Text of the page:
October 23, 2009
TWELVE YEARS of age is the most common age for a lesbian, gay or transgender young person to become aware of their sexual identity. It is at the age of 17 that a young person is most likely to “come out” to someone they trust.
These are among the pieces of vital and basic information contained in a new guide for school principals on how to support gay and lesbian pupils and prevent bullying.
The guide, Lesbian, Gay and Bisexual Students in Post-Primary Schools – Guidance for Principals and School Leaders , was published yesterday by Minister for Lifelong Learning Seán Haughey and was compiled by the Department of Education and Glen (the Gay and Lesbian Equality Network).
Sandra Gowran, Glen’s director of education policy, said the guide was the first of its kind in Ireland and came in response not only to homophobic bullying in Irish schools but also to requests from teachers’ unions for such guidance.
“It supports schools in tackling homophobic bullying and in providing a safe and supportive environment for lesbian, gay and bisexual students.”
In a summarising insert, the guide advises on developing a school policy which would include reference to sexual orientation in relevant school documents such as those on bullying, relationships and sexuality, and codes of behaviour.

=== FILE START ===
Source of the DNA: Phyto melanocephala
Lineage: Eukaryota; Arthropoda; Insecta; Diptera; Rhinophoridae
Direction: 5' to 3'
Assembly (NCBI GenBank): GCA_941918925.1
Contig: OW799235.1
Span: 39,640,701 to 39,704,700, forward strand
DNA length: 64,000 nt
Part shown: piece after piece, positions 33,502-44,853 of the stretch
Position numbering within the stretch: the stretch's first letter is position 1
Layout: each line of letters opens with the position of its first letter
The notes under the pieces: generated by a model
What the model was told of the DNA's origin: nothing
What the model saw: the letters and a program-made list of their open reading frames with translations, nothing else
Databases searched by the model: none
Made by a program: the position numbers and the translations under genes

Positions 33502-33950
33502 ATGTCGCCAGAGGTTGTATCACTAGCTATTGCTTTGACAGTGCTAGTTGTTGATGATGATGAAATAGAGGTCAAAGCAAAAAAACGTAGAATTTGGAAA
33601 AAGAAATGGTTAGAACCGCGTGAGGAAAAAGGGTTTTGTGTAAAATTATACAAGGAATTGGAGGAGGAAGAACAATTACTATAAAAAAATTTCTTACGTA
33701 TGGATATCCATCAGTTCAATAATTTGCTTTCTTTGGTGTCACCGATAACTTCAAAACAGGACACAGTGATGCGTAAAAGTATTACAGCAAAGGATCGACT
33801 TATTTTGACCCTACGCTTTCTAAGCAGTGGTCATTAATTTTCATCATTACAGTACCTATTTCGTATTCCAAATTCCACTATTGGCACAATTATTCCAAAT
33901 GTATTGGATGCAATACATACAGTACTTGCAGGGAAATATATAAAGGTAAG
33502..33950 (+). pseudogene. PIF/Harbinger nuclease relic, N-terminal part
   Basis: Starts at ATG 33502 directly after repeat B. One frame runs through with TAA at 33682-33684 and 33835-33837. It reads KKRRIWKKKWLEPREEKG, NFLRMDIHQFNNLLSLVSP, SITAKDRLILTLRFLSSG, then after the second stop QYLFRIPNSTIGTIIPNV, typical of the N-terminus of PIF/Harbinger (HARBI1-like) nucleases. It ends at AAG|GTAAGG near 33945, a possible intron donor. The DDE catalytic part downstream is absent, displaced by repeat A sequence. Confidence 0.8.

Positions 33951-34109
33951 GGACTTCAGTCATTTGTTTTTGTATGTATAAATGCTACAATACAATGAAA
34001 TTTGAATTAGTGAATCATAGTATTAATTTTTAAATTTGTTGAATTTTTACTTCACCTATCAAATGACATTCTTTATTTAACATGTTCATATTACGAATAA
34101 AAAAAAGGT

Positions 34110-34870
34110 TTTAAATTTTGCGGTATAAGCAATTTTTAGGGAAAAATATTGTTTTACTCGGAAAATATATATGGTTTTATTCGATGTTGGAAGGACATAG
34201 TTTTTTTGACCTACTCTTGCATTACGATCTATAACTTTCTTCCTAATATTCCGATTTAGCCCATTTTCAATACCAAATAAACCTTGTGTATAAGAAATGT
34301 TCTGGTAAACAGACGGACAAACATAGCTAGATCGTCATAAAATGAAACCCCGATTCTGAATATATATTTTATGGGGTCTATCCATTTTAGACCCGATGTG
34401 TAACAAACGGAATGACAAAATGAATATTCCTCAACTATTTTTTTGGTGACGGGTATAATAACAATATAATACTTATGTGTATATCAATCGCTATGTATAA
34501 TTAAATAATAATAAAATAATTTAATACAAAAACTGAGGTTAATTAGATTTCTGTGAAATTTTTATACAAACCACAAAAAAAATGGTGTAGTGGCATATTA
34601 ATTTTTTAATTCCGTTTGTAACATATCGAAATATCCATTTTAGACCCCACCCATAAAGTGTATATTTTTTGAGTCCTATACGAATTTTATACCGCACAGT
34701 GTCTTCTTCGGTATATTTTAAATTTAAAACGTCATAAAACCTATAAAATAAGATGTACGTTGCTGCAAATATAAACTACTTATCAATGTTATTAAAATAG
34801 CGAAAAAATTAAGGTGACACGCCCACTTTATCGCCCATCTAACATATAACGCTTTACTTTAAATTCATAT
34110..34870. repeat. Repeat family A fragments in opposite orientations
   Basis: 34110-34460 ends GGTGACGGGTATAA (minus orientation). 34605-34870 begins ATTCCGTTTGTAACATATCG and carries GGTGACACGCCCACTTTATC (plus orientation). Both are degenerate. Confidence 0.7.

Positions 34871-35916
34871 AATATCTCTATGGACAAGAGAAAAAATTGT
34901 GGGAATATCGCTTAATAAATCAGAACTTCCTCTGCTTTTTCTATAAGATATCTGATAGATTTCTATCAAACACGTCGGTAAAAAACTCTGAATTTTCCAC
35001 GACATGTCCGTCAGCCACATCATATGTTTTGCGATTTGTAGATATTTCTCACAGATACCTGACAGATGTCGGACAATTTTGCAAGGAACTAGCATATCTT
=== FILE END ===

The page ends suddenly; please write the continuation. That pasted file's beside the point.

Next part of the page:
It encourages school leaders to “plan ahead”, advising that some young people will come out at school and guidance is given on planning how students would be supported and how incidents of bullying will be reported.
In the classroom, awareness programmes could be developed about the impact of language/ words and stereotyping.
“Staff meetings provide a valuable forum in which to discuss how the school is responding to the needs of LGB students,” says the guide.
A small team of interested staff should be resourced to progress a school’s response to issues, it says.
Ms Gowran said it was hoped that the guide would be used by principals to implement measures which would create a positive visibility of LGB students.
The guide was necessary, she said, because research found many young gay and lesbian people had negative experiences at school which put them at risk of not achieving their full potential, of developing poor self-esteem, leaving school early and engaging in self-harm.
The guide says that 16 years of age is the time when they are most vulnerable to self-harm.
Mr Haughey said schools were an important forum for delivering a society’s values.
Describing the guide as “very important”, he said the modern school was “safe and supportive of all students. As with all bullying, homophobic bullying is unacceptable.”
Clive Byrne, director of the National Association of Principals and Deputy Principals (NAPD), said the guide would be “welcomed wholeheartedly up and down the country”.
“The NAPD is committed to supporting our members in addressing the serious issue of homophobic bullying and in providing safe and supportive schools for all students.”
This article appears in the print edition of the Irish Times